BACKGROUND-: Stroke occurs more commonly after carotid artery stenting than after carotid endarterectomy. Details regarding stroke type, severity, and characteristics have not been reported previously. We describe the strokes that have occurred in the Carotid Revascularization Endarterectomy versus Stenting Trial (CREST). METHODS AND RESULTS-: CREST is a randomized, open-allocation, controlled trial with blinded end-point adjudication. Stroke was a component of the primary composite outcome. Patients who received their assigned treatment within 30 days of randomization were included. Stroke was adjudicated by a panel of board-certified vascular neurologists with secondary central review of clinically obtained brain images. Stroke type, laterality, timing, and outcome were reported. A periprocedural stroke occurred among 81 of the 2502 patients randomized and among 69 of the 2272 in the present analysis. Strokes were predominantly minor (81%, n=56), ischemic (90%, n=62), in the anterior circulation (94%, n=65), and ipsilateral to the treated artery (88%, n=61). There were 7 hemorrhages, which occurred 3 to 21 days after the procedure, and 5 were fatal. Major stroke occurred in 13 (0.6%) of the 2272 patients. The estimated 4-year mortality after stroke was 21.1% compared with 11.6% for those without stroke. The adjusted risk of death at 4 years was higher after periprocedural stroke (hazard ratio, 2.78; 95% confidence interval, 1.63-4.76). CONCLUSIONS-: Stroke, particularly severe stroke, was uncommon after carotid intervention in CREST, but stroke was associated with significant morbidity and was independently associated with a nearly 3-fold increased future mortality. The delayed timing of major and hemorrhagic stroke after revascularization suggests that these strokes may be preventable. CLINICAL TRIAL REGISTRATION-: URL: http://www.clinicaltrials.gov. Unique identifier: NCT00004732.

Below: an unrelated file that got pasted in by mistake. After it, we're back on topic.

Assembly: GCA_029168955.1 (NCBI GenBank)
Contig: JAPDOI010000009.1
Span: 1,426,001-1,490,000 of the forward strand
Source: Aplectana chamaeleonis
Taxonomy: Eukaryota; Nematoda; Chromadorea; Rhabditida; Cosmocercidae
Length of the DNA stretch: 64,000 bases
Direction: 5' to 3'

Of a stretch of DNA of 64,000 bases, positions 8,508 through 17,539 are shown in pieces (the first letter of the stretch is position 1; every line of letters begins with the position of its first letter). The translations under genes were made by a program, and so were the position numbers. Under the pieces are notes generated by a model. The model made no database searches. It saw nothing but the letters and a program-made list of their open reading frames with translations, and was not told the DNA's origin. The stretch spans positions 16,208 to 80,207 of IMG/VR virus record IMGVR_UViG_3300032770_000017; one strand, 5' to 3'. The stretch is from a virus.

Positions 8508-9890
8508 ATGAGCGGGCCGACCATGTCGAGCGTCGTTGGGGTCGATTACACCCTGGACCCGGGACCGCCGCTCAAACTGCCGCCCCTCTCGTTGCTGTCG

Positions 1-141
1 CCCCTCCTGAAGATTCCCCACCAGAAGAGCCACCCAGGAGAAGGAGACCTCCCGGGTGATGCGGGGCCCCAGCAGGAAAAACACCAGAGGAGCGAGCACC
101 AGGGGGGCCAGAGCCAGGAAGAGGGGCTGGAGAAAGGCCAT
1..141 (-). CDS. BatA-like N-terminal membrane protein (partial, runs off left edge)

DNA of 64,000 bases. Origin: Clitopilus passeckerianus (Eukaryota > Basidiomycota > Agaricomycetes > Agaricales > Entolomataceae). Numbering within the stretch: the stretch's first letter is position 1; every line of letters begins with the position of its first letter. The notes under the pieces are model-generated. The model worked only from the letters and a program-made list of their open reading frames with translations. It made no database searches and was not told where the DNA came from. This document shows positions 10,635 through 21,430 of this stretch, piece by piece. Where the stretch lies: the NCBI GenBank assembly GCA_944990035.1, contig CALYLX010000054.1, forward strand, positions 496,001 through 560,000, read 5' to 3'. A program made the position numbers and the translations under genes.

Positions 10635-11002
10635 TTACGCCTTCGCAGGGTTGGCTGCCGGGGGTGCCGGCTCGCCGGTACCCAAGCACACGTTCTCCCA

- carotid stenosis
- randomized controlled trial
ASJC Scopus subject areas
- Physiology (medical)
- Cardiology and Cardiovascular Medicine